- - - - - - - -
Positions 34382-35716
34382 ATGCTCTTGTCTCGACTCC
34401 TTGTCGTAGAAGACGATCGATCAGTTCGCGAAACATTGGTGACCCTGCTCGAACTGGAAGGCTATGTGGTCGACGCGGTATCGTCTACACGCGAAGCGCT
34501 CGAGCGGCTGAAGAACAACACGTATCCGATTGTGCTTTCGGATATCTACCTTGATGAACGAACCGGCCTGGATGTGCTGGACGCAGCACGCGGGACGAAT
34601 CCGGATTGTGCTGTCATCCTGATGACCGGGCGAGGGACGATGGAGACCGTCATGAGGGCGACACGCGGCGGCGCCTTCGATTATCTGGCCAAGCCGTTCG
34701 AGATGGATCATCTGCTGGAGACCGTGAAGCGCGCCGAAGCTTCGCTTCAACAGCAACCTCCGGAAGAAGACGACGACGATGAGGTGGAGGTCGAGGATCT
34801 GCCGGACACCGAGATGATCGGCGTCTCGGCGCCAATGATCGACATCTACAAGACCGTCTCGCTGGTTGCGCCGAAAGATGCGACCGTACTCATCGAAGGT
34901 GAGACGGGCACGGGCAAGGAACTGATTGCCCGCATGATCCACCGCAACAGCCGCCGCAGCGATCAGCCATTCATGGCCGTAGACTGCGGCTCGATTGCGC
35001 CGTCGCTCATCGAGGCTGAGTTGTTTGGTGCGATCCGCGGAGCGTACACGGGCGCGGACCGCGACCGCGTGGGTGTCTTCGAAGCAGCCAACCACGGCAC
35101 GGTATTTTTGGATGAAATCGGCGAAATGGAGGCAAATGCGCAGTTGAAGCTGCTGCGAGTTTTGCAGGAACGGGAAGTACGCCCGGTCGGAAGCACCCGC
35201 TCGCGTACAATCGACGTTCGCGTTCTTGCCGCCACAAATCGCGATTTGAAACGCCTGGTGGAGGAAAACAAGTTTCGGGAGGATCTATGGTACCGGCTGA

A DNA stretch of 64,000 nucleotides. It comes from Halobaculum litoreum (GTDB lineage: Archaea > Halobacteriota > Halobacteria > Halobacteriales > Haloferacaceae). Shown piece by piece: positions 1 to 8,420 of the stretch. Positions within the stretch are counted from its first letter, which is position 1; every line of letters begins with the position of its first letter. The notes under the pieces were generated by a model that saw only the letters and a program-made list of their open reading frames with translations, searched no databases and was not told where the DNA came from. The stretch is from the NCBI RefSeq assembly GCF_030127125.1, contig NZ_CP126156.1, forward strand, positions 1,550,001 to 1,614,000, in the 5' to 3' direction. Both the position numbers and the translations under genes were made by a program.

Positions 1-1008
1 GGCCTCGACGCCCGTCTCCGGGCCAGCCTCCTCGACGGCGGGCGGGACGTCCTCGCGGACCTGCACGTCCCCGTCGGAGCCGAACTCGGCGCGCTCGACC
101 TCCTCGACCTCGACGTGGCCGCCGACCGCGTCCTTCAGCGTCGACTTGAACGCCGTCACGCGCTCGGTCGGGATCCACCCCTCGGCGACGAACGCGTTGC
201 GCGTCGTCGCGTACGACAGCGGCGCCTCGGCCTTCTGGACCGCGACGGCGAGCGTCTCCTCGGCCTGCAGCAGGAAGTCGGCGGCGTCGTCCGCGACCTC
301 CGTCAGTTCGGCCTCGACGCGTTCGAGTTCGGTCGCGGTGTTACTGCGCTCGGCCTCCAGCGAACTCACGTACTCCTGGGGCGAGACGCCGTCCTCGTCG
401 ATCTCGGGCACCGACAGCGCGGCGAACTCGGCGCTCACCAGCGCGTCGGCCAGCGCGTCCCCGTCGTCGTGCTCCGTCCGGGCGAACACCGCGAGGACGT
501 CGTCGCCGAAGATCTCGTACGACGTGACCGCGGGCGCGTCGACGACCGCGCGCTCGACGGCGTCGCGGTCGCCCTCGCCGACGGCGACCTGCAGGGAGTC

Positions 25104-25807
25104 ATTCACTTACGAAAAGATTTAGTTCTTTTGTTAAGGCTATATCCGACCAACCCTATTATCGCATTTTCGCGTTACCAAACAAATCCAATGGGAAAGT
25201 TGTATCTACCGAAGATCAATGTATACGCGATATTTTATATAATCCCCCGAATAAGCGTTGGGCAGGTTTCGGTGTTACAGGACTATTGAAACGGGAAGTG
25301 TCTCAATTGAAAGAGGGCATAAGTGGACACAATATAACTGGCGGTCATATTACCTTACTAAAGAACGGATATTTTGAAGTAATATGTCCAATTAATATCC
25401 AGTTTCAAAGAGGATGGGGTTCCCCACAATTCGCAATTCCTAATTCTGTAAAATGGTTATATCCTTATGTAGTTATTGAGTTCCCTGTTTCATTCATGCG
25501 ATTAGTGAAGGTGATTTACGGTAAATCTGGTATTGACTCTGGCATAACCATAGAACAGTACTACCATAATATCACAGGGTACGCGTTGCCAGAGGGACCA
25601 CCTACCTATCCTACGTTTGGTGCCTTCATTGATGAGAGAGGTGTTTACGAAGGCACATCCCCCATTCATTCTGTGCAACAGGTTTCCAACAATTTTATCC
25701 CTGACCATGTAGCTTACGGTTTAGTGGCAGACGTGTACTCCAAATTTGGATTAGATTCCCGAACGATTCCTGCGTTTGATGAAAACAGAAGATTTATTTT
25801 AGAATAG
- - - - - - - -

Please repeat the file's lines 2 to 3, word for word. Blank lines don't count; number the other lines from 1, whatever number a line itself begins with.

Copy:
34382 ATGCTCTTGTCTCGACTCC
34401 TTGTCGTAGAAGACGATCGATCAGTTCGCGAAACATTGGTGACCCTGCTCGAACTGGAAGGCTATGTGGTCGACGCGGTATCGTCTACACGCGAAGCGCT